• The Masters by the numbers. It’s Masters Week, and as golf fans both avid and casual settle in to watch the year’s first Major, WalletHub has analyzed the tournament from tee to green. The personal finance website’s annual report breaks down everything from ticket and concession prices to the cost of producing each green jacket – $250. Among standout numbers, secondary market badge prices this year average $2,484, ranging from $2,250 on Saturday to $2,619 on Thursday – a 15% increase from 2018 and a direct reflection of Tiger Woods’ resurgence and elevated position in the field. Estimated revenues to Augusta National from 2017 ticket sales are $35+ million, while the event’s overall economic impact on the Augusta area economy is $120 million. Over 250,000 people visit the Augusta area each year for Masters festivities, including 350 journalists from around the world.  Last year’s final round Sunday average viewership was 13 million, up 18% from 2017. And the players themselves will leave Augusta National having shared an $11 million purse, with the winner pocketing a cool $1.98 million this year. My favorite data? 640%. That’s the increase in live telecast hours for the Masters from 1956 (2.5 hours) to 2019 (18.5 hours).  
  • In a similar move to its major league counterparts, Minor League Baseball, in conjunction with Brand Activation Maximizer, revealed the launch of the largest retail program in its history. The “Grilling All-Stars” national retail program will encompass five national brands and activated at select retailers in more than 100 MiLB markets and over 13,000 locations across the country. Participating brands include BUSH’S Beans, Scott Bath Tissue, Scott Paper Towels, Ball Park Buns, and The ORIGINAL Louisiana Brand Hot Sauce. The MiLB season got off to a raucous start next week, with the introduction of four new team brands: the Fayetteville Woodpeckers, Las Vegas Aviators, Rocky Mountain Vibes, and the Amarillo Sod Poodles. Grilling All-Stars take note: the Rocky Mountain Vibes’ logo is a hipster version of a yummy S’Mores treat beloved by scouts, campers, and fans of summer everywhere.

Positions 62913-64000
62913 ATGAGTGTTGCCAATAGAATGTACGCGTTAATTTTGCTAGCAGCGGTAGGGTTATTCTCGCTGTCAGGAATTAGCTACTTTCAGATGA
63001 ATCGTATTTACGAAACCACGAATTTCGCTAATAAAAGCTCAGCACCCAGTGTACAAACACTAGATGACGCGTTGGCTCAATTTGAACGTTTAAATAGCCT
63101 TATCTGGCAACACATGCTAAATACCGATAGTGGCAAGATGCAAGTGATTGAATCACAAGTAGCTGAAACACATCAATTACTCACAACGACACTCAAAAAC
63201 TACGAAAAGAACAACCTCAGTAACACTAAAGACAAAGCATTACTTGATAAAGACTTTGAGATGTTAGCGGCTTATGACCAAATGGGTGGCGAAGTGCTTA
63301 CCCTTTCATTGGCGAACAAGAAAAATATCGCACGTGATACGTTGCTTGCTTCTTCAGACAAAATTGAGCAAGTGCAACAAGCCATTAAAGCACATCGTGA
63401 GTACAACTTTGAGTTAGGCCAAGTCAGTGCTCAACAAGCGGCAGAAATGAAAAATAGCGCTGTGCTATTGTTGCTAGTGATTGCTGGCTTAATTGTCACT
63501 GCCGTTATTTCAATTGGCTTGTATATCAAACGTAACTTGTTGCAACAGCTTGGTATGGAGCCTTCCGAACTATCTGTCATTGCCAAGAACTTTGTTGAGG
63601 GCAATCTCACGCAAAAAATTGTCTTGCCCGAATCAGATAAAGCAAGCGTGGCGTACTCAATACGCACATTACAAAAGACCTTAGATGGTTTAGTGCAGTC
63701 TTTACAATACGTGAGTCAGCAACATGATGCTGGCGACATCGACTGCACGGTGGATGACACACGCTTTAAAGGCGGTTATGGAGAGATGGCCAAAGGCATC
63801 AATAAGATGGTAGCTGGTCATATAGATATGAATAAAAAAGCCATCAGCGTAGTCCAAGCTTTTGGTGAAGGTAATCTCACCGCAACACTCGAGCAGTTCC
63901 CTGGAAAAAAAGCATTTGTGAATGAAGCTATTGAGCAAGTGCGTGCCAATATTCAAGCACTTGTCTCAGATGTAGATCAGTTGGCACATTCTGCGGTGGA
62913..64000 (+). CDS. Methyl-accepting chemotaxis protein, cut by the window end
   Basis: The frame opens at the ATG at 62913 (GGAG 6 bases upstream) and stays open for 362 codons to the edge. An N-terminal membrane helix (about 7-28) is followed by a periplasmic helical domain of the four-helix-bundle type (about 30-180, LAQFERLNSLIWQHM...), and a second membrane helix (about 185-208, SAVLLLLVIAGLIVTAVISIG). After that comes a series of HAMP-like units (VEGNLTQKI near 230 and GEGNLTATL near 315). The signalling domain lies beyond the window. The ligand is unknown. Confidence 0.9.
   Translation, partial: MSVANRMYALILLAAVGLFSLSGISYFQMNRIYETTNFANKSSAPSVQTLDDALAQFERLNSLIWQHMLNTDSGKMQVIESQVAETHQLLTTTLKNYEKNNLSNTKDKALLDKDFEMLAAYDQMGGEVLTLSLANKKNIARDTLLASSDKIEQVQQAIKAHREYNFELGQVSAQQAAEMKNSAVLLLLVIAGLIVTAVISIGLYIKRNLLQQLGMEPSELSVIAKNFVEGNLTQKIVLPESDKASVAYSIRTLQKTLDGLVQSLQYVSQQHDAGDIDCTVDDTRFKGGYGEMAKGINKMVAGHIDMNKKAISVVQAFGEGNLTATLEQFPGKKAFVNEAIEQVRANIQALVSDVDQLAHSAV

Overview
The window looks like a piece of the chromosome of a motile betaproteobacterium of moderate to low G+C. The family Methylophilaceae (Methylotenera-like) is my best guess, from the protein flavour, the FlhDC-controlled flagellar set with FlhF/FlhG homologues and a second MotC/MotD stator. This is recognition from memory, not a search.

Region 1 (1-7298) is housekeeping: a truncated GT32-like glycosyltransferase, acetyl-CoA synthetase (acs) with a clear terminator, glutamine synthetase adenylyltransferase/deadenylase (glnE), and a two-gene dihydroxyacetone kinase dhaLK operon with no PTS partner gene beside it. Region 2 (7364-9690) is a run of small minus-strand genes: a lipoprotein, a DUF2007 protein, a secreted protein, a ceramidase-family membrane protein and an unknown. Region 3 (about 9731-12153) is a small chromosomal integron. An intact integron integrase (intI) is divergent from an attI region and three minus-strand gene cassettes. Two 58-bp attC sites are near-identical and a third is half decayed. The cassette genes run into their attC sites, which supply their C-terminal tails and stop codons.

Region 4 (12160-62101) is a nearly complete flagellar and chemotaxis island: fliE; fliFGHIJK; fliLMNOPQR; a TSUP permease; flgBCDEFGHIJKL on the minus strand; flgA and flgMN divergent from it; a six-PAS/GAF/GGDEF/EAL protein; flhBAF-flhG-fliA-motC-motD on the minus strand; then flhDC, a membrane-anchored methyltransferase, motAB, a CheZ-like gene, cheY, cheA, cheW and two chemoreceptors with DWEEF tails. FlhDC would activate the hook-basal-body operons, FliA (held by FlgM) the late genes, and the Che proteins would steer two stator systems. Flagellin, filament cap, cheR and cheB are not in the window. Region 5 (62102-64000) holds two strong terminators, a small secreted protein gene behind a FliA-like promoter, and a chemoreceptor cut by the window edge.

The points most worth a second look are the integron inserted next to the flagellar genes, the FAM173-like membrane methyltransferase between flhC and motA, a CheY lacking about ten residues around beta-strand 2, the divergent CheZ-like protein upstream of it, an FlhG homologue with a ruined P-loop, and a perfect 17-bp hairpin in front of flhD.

Washington Kastles to play in new stadium at Union Market

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Washington Kastles to play in new stadium at Union Market

After 11 years of playing throughout Washington, the Washington Kastles, a franchise in the World TeamTennis league, has a new home for the 2019 season.

The new Kastles Stadium at Union Market features a court on the rooftop of D.C.'s highly popular Union Market area, the team announced on Friday.

Set to open this summer, locals will now be able to take in tennis that will feature the likes of Venus Williams and DMV area native Francis Tiafoe while taking in a view of the city's skyline. The season runs throughout the month of July.

“As a Washingtonian who loves this city, I am dedicated to bringing our community together and showcasing DC as a world-class destination through the power of sports,” Kastles founder Mark Ein said in a statement. "From its roots as Centre Market, a fresh food venue established more than 100 years ago, Union Market has become a great unifier for our community. Kastles Stadium at Union Market will be the perfect home court for our franchise and will connect people from all walks of life throughout the region." 

"We look forward to making memories here for many seasons to come," he added, "and are grateful to partner with a visionary like Jodie McLean and the EDENS team to provide fans with an unmatched sports and entertainment experience.”